The surgeon will make 2 or 3 small incisions (~1cm long) in your knee. A sterile solution will be used to fill the knee joint to allow a clear view. The surgeon will then insert the arthroscope and camera to properly diagnose your problem, viewing the pictures on a TV monitor. The second or third incisions allow the introduction of tools such as a probe, shaver, or specialised scissor into the knee. This part of the procedure usually lasts about thirty minutes.
The surgeon may not be able to say exactly what needs to be done (if anything) until he is looking inside the knee. Therefore the consent form is often non specific.
Common treatments with knee arthroscopy include:
- Removal or repair of torn meniscal cartilage
- Trimming of torn pieces of articular cartilage
- Removal of loose fragments of bone or cartilage
- Removal of inflamed synovial tissue
At the end of the operation, the surgeon will inject the knee joint and the incisions with local anaesthetic (for pain relief), close the incisions with sutures, paper suture strips or just dressings and cover them with a bandage.
You will be moved to the recovery room to wake up where the nursing staff will look after you. Usually, you will be ready to go home later that day, having been seen and advised by the physiotherapist. Most patients are able to walk out without the need for crutches. You will need someone to drive you home that day.
Risks and potential complications of arthroscopic knee surgery
All surgical procedures have small risks. Listed below are some of the problems and risks that can happen with this procedure. These will be discussed with you in more detail during the consent process.
On occasion some continued ooze may occur from the surgical wounds requiring frequent changes of dressing. This usually settles in a few days and rarely requires any further intervention.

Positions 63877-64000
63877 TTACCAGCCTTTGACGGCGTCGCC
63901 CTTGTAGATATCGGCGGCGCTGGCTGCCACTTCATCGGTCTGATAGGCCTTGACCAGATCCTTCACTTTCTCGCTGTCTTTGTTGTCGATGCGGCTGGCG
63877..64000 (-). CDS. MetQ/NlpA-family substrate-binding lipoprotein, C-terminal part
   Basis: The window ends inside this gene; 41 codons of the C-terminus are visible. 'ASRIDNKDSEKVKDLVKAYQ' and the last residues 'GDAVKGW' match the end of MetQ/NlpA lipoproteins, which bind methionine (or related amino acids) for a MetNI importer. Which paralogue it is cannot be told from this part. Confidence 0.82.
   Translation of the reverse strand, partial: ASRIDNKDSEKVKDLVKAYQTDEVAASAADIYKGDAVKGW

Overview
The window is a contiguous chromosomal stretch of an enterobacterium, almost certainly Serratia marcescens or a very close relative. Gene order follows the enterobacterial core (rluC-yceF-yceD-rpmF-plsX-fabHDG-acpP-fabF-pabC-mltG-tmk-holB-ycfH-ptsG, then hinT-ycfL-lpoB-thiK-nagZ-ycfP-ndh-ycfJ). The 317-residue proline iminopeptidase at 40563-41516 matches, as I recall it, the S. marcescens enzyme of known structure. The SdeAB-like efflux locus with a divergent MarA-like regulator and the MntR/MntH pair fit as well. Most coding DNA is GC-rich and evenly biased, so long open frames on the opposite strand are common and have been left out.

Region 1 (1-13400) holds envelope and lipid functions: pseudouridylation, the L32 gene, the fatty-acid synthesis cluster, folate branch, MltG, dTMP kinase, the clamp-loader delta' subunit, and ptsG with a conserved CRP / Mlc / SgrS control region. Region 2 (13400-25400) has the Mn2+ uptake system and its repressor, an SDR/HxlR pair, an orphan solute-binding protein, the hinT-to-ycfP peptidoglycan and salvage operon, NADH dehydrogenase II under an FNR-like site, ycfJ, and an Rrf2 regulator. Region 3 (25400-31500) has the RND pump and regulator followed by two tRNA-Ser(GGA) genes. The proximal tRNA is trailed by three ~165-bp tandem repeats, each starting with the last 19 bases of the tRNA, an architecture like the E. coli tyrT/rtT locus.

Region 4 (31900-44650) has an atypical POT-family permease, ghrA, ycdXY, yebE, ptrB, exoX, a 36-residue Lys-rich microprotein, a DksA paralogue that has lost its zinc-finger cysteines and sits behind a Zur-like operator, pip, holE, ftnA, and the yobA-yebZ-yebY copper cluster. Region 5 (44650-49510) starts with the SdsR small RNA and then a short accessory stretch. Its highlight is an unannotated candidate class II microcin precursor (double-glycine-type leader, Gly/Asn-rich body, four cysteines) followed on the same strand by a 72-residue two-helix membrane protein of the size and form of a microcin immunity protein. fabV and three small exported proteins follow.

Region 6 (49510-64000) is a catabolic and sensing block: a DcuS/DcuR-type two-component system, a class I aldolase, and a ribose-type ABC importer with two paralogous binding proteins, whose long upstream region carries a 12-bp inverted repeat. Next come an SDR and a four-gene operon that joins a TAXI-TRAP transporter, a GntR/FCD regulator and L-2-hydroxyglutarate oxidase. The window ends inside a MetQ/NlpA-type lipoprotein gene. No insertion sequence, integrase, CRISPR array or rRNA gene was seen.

The knee may fill with fluid and/or blood. This usually resolves with time but very rarely requires a second operation to drain the fluid.
Developing a lump under the wound
This is caused by a small amount of bleeding and scarring under the skin and normally settles with local massage after a few weeks.
The skin around the front of the knee may become temporarily or permanently numb due to damage to some superficial nerve fibres.
The wound sites may become red and hot and there may be a discharge. This usually settles with antibiotics. Very occasionally the infection may spread to the knee joint and a further operation may be needed to washout the joint.
Blood clots (Deep Vein Thrombosis – DVT)
Blood clots after knee arthroscopy are extremely rare. Clots can occur in the veins of the legs and can occasionally move through the blood stream to the lungs (pulmonary embolus) You may be given compression stockings to reduce the risk of blood clots forming. Starting to walk and moving early is also one of the best ways to prevent blood clots from forming. •
Unsightly scarring of the skin
Most wounds heal to a neat scar but some may become thickened and painful (keloid). This is more common in patients wither darker skin tones.
Amplification of pain and stiffness (complex regional pain syndrome)
This is very rare, the cause of which is unknown and can take months or years to recover
Your Recovery at Home
Recovery from knee arthroscopy is much faster than recovery from traditional open knee surgery. Still, it is important to follow your surgeon’s and / or physiotherapist’s instructions carefully after you return home. You will need to make sure that someone is available to be with that evening.
When you are sitting or lying down, keep your leg elevated as much as possible for the first few days after surgery. Apply ice packs or frozen peas (wrapped in a tea towel) for 10 minutes, every few hours, to help reduce swelling and pain.